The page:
The M5 has always been blindingly fast and the F10 just raises the bar yet again. This is the fifth generation of BMW's sports sedan and as the years go by it is getting more refined but also far more of a weapon.
The delightfully nuts V10-powered E60 M5 was much lamented at the F10's launch. The E60 itself was decried as the End of M because you couldn't get a manual, but everyone soon forgot about that. (BMW relented and let the Americans have one).
Likewise everyone has forgotten about the fact that there isn't a bellowing V10 revving to 8250 rpm under the bonnet, because the S63 V8 has every one of its 680 Nm available from just 1500 rpm.
Bombing around town, the M5 could be a 520i – quiet, calm, professional, it gets on with the job with just a slightly lumpy ride and the occasional hesitation from the dual-clutch transmission. The V8 is smooth and, in Comfort mode, quiet. It'll even switch itself off at the traffic lights, just like the 2.0-litre four in the 520i.
In all likelihood, there are quite a few owners who will never get out of Comfort mode, with its progressive throttle and softer damping. It will still outhandle almost anything in this mode, it'll just do it quietly.
Turn things up in Sport or Sport+ however, and the character changes, markedly. If you're on the move and you hit either the programmable M1 or M2 buttons or use the selector to switch it up, the car leaps forward as the throttle remaps to a more aggressive pattern.
The ride firms as the suspension goes into a more racy mode and the transmission goes to full attack. Shifts are faster and harder, the exhaust opens up to let a little more noise through to the outside world (still needs more noise, though. A lot more...) and you now have a track-ready machine.
There's a lovely stretch of road a couple of hours out of Sydney that tests cars like this – a series of fast, off-camber S-bends with a surface so bad it makes the moon look like an Autobahn.
It's a brilliant place to take a car like this and see what it's made of. A 5 Series is no slouch across these roads, but the M5 is on another planet. Even in minor-danger mode (Sport+ reduces the intervention of the stability control), the M5 sticks to the road like the Prime Minister to visiting royals.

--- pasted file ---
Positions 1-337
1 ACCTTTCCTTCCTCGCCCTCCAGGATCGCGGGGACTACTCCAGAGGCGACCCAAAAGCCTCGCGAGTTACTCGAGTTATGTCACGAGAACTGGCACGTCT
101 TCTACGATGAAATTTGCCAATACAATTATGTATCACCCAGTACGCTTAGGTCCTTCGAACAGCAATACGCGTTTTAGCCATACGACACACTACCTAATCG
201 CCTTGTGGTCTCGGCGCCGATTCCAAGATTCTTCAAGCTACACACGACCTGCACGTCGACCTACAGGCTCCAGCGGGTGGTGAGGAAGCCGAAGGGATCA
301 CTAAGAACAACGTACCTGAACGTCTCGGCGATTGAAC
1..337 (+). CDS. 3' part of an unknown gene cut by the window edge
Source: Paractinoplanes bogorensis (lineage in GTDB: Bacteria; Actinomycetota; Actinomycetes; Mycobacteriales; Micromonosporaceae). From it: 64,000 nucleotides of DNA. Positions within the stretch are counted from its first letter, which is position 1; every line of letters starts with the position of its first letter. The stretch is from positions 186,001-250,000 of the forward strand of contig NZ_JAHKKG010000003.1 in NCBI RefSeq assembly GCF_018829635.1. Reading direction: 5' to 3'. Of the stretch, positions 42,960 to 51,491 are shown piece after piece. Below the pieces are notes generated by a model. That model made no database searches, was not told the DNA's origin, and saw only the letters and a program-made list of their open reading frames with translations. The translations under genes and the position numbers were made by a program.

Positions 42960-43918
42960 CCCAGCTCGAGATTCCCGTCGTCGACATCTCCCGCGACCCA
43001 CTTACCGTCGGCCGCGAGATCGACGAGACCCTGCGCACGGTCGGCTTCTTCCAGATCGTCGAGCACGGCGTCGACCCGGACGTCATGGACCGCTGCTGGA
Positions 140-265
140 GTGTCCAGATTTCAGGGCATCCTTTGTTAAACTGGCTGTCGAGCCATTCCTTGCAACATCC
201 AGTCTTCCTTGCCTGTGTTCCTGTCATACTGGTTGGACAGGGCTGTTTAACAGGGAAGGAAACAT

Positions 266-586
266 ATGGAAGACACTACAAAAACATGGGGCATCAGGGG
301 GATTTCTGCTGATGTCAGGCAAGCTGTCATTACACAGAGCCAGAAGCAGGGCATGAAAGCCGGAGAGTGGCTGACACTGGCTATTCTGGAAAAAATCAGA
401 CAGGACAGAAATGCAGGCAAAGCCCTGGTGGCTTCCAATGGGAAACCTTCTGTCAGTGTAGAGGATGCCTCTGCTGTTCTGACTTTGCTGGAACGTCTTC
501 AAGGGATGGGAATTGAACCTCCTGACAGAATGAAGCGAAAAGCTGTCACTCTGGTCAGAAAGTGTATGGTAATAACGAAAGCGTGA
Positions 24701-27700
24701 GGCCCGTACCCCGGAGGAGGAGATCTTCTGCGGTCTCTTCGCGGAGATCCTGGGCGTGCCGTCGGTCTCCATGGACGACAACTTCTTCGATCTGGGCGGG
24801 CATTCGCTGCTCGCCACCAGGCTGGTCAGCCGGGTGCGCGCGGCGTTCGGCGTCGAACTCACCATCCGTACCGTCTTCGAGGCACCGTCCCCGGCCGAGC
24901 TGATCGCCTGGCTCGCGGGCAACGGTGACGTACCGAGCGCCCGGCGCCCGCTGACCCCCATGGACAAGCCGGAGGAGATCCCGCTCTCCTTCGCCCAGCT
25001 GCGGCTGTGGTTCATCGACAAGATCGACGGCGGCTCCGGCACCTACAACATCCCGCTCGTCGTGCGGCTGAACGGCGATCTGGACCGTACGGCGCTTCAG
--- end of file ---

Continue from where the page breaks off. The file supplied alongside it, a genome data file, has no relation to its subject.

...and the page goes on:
The V8's torque hurls you out of corners and you can easily modulate the throttle in the unlikely event the rear is misbehaving. Provoke that rear end by stabbing the super-fast throttle, however, and you can hold the car at any angle you like. On a track, obviously. Getting a car this big and this heavy (almost two tonnes) sideways on a public road is suicide.
The good thing about this is that you've made the decision about that, the car doesn't do it for you. With better steering than the 2011 original there's more communication from the front tyres and you can now place the car even more precisely on the road.
The M5's 20-inch wheels, shod with 265/35 tyres up front and huge 295/30s at the rear, are kept in constant contact with the road by active dampers. Together with that improved steering, the M5 has a front end that'll go where you point it at almost any speed.
But the entire experience is completely dominated by the engine. Whereas in M5s past it was the noise, this powerplant promises – and delivers – galactic thrust. Some fast cars stop feeling fast after a while, but when you push the throttle through the click – regular BMW drivers know what this means – the acceleration is ferocious. Everyone in the car will be pinned to their seats and their organs rearranged, so massive is the shove.
The M5 accelerates like a freight train has run into the back of it rather than building up as though being dragged by a jet fighter.
It means the power is accessible to anyone and, unlike the old V10, it doesn't feel like you're hammering the drivetrain to get the best. Even dispensing with mechanical sympathy it doesn't feel naughty, you won't feel the need to treat the F10 gently.
And when you're done torturing the tyres and testing the rev limiter, you can switch it all back to comfort and potter around to the shops in comfort.